Thursday, June 13, 2013

Lorraine Fox: "People think an artist can sit down and do anything. I can't."

In the Winter 1967 issue of Famous Artists magazine, Lorraine Fox, who had recently joined the Guiding Faculty of the Famous Artists School, was interviewed about her career as a professional illustrator. Here in Part 3 of the interview Fox talks about the evolution of her style and her relationship with husband and fellow illustrator, Bernie D'Andrea...

Famous Artists magazine: You have been working on this synthesis [painting and commercial art] for a number of years. Is it a success?

(Below, an example of Lorraine Fox's style at the time of the 1967 interview)

Lorraine Fox: The adjustment has been tremendous. I don't know about success yet. A lot of people look at my work and say, "I can see it's your work." Then someone else will say, "Gee, it's beautiful, but it doesn't look like a Lorraine Fox!" I don't know how he means that but it makes me very happy.


Now I'm painting on my own - landscape painting, figurative painting. I'm getting a direction. People think an artist can sit down and do anything. I can't. I wish I had the ability to cope with three or four things at once but I have to finish one thing before I can start on something else.

(Below, Lorraine Fox children's book illustration from 1966)

FA: That must make it difficult to free-lance because you are necessarily starting one thing and finishing another as well as lining up work. How long does it take you to do a major illustration?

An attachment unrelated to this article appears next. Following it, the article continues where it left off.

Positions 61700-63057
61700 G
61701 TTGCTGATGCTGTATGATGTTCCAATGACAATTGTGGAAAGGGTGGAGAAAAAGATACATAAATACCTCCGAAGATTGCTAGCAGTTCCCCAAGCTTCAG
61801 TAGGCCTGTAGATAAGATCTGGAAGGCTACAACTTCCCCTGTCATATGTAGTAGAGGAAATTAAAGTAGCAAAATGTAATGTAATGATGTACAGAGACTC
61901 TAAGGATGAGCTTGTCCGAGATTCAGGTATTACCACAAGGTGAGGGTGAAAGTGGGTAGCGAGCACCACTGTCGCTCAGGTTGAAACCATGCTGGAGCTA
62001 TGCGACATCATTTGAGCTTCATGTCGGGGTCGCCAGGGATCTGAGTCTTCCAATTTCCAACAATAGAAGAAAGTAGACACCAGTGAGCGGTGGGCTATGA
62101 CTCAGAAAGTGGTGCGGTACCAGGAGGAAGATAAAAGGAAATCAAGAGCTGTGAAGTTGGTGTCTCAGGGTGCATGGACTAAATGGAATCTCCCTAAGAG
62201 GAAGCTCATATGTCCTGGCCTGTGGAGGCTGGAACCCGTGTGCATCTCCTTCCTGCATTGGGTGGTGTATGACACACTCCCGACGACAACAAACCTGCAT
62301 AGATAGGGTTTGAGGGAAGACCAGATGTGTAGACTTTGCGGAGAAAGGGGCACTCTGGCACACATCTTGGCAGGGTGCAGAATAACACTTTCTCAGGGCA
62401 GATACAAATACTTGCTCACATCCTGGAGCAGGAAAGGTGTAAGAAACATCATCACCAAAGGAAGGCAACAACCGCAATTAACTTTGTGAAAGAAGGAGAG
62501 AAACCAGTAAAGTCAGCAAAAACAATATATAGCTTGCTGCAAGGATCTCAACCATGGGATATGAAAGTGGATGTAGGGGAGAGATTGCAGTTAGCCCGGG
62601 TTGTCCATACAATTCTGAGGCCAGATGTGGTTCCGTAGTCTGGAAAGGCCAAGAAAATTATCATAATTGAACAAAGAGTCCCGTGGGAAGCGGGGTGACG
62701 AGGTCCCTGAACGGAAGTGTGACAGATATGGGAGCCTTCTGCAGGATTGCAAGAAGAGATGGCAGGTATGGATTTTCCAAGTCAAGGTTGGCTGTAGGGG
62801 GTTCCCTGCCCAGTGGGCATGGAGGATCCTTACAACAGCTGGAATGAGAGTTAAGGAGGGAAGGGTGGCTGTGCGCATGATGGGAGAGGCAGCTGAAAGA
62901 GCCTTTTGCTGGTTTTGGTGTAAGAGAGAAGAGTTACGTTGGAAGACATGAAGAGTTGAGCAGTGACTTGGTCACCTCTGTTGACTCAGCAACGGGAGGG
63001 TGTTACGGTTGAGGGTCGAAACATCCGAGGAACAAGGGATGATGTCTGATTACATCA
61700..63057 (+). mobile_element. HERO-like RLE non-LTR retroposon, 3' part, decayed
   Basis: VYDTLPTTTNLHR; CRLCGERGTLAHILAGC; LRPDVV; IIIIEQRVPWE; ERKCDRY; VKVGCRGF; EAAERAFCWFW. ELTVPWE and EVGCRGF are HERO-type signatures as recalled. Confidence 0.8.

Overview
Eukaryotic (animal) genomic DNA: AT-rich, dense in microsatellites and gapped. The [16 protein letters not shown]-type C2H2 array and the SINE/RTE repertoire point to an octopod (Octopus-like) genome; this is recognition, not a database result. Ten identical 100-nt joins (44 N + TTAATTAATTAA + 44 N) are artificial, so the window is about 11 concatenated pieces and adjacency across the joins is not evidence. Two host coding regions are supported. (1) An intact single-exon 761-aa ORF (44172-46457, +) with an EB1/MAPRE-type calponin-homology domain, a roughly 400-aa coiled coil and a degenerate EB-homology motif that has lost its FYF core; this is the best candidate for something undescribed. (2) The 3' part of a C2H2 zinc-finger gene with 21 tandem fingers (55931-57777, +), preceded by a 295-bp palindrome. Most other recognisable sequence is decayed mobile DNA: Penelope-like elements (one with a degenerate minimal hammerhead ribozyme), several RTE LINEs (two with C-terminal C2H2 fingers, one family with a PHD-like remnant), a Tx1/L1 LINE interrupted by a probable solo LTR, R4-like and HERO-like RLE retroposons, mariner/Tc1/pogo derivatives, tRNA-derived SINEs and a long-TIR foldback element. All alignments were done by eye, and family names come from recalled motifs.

Fox: Well, the Ladies Home Journal just gave me a month to do a Christmas story illustration.

(Below, a Lorraine Fox Christmas illustration for McCall's from 3 years before this 1967 interview)

Actually, they ended up by giving me less than a month. it took me a week to do the sketch which showed my concept of the illustration. This involved getting the idea, getting the model. I could have done the finish in a week but it took longer. The concept is right up to today's kind of thinking. The design and technique come out of my paintings.


The difference between painting and illustration is this: An illustration must be specifically related to the story - you have to make the boy, the dog, the Santa Claus and the angel in the copy.


In painting, the ideas are related to your personal imagination. The ideal thing would be to have them use my paintings as illustrations.


FA: The need to stay contemporary, "with it," is so important for the artist who wants to reflect his time. Do you find that teaching helps you keep in touch with what's happening? Do you get something from your young students?


Fox: Once you begin to find out what you are all about, the young don't influence you that much.


If you're in touch, if you are curious and inquisitive, you're bound to be in tune. I happen to have that kind of instinct and so does my husband.

FA: You have advised students to understand their own character. For example, you ask them, "Are you fastidious or sloppy? Do you have a tendency to line things up neatly or let them fall to chaos around you?" What about your character? Do you like to line things up?